So here I am, almost a year later, with no more than 15ml missing from my bottle. Why am I not loving the stuff? This is a question that plagues me often when I run into raving reviews and recommendations of the fragrance. The description sounds definitely up my alley and I can't honestly say that it doesn't fit the real juice (I'm being sceptical about the spicy characterization though, as personally I don't find it especially spicy). It's not that I actually dislike Ambre Sultan, I like it a lot. But I SHOULD love it based on my favorite notes and instead, I find myself rarely using it.

I recently came to a theory that it's way too rounded and smooth for me. There are no sharp edges in Ambre Sultan, no roughness, no smokiness, no overt sweetness. It's so well crafted and balanced that nothing stands out in the end; it's neither too sweet, nor too dry, not too spicy, nor too bland, not too resinous, nor too light. I understand why most people consider this a good thing, but to me this seems more like a reluctance to offend anyone which translates to a lack of character and boldness (please don't get mad at me! That's my personal opinion and an amateur's one I'll admit).

I have actually gotten compliments on Ambre Sultan and had people asking me what I wear, so it does indeed appeal to most people. But somehow, this never feels like me, it stays foreign on my skin and thus could never be a comfort scent as the rest of my ambers are. It also can't be a fashion statement since it misses the edge that I actually like in my perfumes. However, it's nice to wear when I go out clubbing or for a drink since the sillage is quite good and it seems to be a crowd pleaser.

For reference, my favorite perfumes are Idole by Lubin, Ambre Fetiche by Annique Gutal, L'Ombre Fauve by Parfumerie Generale, Dark Amber & Ginger Lily by Jo Malone, Aoud Meloki by Montale and Cadjmere by Parfumerie Generale.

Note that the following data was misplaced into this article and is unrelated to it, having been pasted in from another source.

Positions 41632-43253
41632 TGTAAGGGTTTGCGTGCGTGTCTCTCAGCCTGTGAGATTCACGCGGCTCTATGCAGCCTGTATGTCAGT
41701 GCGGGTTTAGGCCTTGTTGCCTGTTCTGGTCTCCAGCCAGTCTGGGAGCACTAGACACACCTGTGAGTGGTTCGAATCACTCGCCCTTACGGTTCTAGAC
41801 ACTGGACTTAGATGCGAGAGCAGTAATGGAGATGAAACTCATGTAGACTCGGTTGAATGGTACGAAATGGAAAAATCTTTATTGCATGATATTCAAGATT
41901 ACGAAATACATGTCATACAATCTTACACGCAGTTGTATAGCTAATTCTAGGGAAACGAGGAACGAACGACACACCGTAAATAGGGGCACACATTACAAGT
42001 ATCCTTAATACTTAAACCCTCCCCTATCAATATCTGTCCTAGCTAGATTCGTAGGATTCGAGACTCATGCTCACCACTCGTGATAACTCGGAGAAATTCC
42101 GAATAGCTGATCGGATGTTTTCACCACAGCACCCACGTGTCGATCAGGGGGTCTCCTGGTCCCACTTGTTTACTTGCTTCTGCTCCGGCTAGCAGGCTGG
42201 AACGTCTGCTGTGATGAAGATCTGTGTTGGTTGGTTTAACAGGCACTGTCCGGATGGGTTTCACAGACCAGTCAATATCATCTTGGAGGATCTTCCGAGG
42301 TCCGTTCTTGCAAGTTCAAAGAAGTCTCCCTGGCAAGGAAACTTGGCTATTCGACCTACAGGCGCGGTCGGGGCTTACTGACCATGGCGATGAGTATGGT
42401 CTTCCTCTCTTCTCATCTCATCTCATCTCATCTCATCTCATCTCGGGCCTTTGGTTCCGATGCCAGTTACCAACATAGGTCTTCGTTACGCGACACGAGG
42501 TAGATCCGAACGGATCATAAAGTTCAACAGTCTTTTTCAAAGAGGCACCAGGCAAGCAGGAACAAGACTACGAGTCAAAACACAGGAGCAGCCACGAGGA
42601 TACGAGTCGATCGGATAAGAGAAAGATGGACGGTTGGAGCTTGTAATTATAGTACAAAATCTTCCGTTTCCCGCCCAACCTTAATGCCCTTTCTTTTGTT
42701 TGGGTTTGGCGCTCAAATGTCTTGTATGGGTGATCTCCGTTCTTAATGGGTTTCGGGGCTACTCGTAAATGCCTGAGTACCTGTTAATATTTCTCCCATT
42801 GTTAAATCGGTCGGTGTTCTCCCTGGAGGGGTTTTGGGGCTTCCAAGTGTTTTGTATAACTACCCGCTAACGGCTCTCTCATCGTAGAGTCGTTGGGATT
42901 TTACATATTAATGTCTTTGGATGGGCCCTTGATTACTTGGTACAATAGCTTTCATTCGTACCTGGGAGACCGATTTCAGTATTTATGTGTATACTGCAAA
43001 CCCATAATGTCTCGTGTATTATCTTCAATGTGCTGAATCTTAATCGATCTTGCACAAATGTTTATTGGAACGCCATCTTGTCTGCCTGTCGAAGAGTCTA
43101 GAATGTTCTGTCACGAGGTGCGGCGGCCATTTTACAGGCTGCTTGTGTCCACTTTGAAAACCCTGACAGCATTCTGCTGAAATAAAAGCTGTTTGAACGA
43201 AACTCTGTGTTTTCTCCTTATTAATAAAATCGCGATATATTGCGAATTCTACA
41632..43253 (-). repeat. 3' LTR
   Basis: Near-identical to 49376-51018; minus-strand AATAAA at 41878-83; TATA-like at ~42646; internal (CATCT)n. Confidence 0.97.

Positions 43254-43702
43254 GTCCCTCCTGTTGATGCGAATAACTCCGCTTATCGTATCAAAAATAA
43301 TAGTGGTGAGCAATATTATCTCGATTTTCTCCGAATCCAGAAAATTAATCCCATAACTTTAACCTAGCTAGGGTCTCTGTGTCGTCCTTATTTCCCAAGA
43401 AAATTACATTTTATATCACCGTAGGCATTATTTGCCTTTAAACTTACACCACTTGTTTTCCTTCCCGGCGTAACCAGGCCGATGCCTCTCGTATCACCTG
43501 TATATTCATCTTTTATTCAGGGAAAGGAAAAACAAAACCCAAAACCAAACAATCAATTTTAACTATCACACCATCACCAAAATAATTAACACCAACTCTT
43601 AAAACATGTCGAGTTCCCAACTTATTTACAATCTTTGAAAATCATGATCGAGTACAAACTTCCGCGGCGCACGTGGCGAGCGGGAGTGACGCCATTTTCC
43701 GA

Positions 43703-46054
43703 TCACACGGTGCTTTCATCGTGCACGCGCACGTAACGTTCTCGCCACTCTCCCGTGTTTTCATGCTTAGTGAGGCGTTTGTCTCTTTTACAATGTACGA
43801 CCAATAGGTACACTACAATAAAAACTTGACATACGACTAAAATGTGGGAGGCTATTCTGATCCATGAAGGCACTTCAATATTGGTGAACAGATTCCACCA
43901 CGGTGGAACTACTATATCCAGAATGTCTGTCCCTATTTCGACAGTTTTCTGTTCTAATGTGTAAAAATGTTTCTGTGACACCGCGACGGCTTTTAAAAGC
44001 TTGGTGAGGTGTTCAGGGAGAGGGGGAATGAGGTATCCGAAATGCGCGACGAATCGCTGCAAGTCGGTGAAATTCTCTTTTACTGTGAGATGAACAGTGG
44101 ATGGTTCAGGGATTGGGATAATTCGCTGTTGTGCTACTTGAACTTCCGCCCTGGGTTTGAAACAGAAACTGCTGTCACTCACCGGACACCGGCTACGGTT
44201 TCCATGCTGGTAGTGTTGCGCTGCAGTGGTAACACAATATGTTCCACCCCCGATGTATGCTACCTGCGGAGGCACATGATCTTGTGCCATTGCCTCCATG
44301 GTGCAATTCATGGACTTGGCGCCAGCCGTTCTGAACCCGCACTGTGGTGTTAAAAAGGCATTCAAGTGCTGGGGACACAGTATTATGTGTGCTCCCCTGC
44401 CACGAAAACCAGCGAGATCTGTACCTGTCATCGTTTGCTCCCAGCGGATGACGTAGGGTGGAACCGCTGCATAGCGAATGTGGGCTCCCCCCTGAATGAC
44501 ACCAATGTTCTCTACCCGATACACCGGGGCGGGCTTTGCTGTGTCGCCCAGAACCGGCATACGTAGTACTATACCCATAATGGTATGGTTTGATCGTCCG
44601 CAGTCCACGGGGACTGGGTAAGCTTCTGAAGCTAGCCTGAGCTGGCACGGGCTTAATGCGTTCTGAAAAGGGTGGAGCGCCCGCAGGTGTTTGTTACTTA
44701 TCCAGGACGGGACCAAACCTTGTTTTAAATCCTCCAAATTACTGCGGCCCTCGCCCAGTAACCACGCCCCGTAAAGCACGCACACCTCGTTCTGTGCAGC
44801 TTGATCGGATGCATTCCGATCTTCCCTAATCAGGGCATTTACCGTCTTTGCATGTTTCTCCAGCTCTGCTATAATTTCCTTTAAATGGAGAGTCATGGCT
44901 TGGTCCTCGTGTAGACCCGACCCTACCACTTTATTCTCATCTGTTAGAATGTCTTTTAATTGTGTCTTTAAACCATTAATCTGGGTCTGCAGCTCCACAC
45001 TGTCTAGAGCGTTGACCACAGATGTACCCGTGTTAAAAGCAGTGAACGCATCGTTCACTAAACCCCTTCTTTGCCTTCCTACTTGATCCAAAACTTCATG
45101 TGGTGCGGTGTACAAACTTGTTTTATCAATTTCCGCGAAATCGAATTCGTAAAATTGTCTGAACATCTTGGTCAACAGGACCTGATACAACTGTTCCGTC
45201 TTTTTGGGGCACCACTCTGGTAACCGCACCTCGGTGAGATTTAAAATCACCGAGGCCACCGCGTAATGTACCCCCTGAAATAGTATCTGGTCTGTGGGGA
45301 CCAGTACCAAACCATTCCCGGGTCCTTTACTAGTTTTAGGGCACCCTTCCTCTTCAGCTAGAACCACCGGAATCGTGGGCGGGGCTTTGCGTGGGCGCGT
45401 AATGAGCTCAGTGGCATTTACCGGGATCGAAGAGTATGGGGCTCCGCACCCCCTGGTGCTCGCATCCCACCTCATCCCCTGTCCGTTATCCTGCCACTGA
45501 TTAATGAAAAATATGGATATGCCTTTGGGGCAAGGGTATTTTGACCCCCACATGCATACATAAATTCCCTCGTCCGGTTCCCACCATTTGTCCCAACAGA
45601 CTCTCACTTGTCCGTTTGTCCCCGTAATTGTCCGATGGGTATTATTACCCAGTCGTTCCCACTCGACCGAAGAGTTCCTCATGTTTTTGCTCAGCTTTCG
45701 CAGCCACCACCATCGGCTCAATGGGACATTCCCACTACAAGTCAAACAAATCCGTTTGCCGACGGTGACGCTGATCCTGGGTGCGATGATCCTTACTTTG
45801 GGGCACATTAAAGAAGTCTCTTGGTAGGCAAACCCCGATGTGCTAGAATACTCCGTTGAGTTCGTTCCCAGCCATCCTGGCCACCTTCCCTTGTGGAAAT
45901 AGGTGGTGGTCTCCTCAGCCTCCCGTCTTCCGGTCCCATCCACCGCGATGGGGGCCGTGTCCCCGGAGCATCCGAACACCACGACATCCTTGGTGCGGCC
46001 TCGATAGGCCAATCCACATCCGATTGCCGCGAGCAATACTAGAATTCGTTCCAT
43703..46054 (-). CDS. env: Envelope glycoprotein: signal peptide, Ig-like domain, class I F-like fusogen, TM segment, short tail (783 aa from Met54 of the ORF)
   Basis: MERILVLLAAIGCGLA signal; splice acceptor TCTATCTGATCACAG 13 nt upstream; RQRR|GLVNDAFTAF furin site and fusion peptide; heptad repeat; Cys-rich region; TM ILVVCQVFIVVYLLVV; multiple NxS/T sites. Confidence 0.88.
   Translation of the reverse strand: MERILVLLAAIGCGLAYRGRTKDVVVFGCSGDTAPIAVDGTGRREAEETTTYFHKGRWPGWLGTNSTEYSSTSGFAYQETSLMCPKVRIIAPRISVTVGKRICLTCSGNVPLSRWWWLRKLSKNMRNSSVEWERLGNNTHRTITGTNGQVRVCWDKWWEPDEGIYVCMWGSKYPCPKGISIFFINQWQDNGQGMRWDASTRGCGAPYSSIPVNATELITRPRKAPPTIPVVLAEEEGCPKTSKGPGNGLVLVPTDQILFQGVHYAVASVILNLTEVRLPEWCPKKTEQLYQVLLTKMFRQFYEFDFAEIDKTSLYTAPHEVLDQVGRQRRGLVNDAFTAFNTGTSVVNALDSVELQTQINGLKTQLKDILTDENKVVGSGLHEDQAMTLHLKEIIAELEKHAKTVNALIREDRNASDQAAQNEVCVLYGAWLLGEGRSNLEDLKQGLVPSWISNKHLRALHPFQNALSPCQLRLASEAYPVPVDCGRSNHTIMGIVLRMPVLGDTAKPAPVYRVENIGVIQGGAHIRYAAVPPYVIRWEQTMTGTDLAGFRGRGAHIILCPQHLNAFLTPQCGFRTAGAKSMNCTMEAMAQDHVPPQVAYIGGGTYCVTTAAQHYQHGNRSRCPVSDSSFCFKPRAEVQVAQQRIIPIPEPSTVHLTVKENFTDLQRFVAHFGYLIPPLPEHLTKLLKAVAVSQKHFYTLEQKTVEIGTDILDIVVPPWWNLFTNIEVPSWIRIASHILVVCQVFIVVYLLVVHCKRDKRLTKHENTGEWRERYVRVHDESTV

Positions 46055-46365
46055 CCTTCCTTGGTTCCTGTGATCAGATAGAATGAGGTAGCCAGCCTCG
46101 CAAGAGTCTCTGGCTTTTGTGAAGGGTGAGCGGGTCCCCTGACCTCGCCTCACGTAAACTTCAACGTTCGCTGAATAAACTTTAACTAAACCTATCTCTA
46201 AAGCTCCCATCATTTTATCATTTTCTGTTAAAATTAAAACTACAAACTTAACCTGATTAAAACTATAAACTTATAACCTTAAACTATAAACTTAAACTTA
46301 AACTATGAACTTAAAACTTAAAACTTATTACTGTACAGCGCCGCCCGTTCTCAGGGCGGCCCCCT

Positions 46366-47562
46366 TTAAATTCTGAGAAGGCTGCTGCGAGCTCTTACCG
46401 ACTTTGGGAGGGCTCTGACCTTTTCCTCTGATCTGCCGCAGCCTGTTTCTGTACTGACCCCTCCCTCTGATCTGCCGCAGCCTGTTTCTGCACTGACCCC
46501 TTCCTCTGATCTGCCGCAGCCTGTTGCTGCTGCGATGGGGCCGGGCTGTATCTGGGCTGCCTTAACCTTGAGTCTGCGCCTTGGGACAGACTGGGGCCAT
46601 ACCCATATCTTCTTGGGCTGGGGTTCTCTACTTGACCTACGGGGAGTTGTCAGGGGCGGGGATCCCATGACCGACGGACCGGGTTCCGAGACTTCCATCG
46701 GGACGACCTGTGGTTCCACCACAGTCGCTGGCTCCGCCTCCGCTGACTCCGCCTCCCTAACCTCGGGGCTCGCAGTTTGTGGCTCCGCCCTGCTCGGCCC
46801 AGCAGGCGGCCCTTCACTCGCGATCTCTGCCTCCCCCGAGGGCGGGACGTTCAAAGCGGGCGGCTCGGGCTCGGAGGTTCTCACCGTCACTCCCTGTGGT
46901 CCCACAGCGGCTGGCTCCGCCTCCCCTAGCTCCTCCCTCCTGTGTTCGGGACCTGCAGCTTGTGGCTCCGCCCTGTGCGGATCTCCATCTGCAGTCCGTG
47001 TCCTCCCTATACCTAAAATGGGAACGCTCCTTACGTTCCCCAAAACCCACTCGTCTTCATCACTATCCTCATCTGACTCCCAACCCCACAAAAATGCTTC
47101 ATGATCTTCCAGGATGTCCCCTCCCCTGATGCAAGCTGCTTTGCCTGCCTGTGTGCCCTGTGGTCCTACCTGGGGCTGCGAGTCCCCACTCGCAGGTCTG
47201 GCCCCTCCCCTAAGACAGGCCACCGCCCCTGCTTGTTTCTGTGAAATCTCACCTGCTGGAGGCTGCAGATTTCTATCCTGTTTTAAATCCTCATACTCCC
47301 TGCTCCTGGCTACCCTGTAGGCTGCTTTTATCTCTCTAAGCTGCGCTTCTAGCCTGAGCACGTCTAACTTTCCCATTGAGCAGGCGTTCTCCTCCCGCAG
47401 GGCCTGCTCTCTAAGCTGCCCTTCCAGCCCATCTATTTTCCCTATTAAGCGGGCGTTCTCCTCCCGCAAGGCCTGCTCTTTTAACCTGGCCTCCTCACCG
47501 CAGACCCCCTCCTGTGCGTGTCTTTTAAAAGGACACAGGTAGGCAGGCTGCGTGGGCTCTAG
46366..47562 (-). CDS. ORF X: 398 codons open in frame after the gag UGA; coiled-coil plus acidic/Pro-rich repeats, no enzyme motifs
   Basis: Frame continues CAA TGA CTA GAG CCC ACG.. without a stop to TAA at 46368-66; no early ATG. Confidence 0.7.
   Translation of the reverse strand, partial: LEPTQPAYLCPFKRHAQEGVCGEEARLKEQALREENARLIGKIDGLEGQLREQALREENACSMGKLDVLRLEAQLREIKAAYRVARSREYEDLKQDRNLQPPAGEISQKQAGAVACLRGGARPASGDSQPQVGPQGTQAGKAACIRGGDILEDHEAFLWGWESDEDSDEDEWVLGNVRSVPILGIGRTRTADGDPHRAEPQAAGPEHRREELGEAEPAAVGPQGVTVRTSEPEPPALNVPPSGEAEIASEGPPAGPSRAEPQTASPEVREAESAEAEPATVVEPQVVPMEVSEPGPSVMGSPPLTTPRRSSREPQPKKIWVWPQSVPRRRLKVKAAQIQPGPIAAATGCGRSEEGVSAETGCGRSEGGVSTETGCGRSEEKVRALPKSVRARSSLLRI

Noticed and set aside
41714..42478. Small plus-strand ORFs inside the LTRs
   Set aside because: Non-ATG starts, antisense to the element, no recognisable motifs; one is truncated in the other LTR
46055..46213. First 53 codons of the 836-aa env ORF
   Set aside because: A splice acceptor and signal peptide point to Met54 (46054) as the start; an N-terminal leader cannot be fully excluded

Bottle 10.0/10
Sillage 10.0/10
Longevity 7.5/10
Scent 10.0/10
2 Awards
Ambre Sultan
Rich full and sexy, Ambre Sultan might be the most
accuate Amber in perfumery nothing synthitic nor
chemically enhanced Serge Lutens uses the finest
oils to bring back to nature to it's simpicity,
Aesthetic wise i can conjour in a number of ways
to describe this and let my imagination run wild.
If the color of Amber had a scent no doubt Amber
Sultan whould fail, like it's namesake it's warm
and opaque not translusent or delicate, to lure
you to an ancient world where the sky touches the
earth the note of Sandalwood adds the firey nuances, Myrrah and incense burns throughout the night
with it's pure white smoke ascends the endless sky like an offering of the night and the cool wind blows through sand dunes and refreshes your senses
This scent brings to Ancient in all of us.
Bottle 5.0/10
Sillage 7.5/10
Longevity 7.5/10
Scent 8.0/10
2 Awards
Amber, Indeed!
I'm starting to think that Amber should be declared an official perfume category. Serge Lutens AMBRE SULTAN is a beautiful member of a huge class of perfumes all of which are much more similar to one another than any of them is to any other oriental perfume.

AMBRE SULTAN opens with an evanescent herbality which is swiftly overwhelmed by the thick labadanum amber. This particular version is slightly smoky, not too sweet, and rich and thick like a perfume. Of course, Serge Lutens is one of the houses which has obstinately refused to succumb to the temptation to dilute their wares. As a consequence, the apparently high price is not really at all, since you're not getting 50ml of a fragrance with two hours of longevity. No, you're getting a very big bottle of perfume!

This entry in the Lutens line-up is no exception to the rule. Very thick and viscous and yummy. However, I generally find that amber perfumes prepared at proper concentration are all pretty thick and viscous and yummy. The drydowns of these compositions are very similar, and I honestly believe that in a blind test only a person with a huge amount of experience sniffing specifically amber perfumes could tell them apart.
1 Replies

Perfume Classification by the Community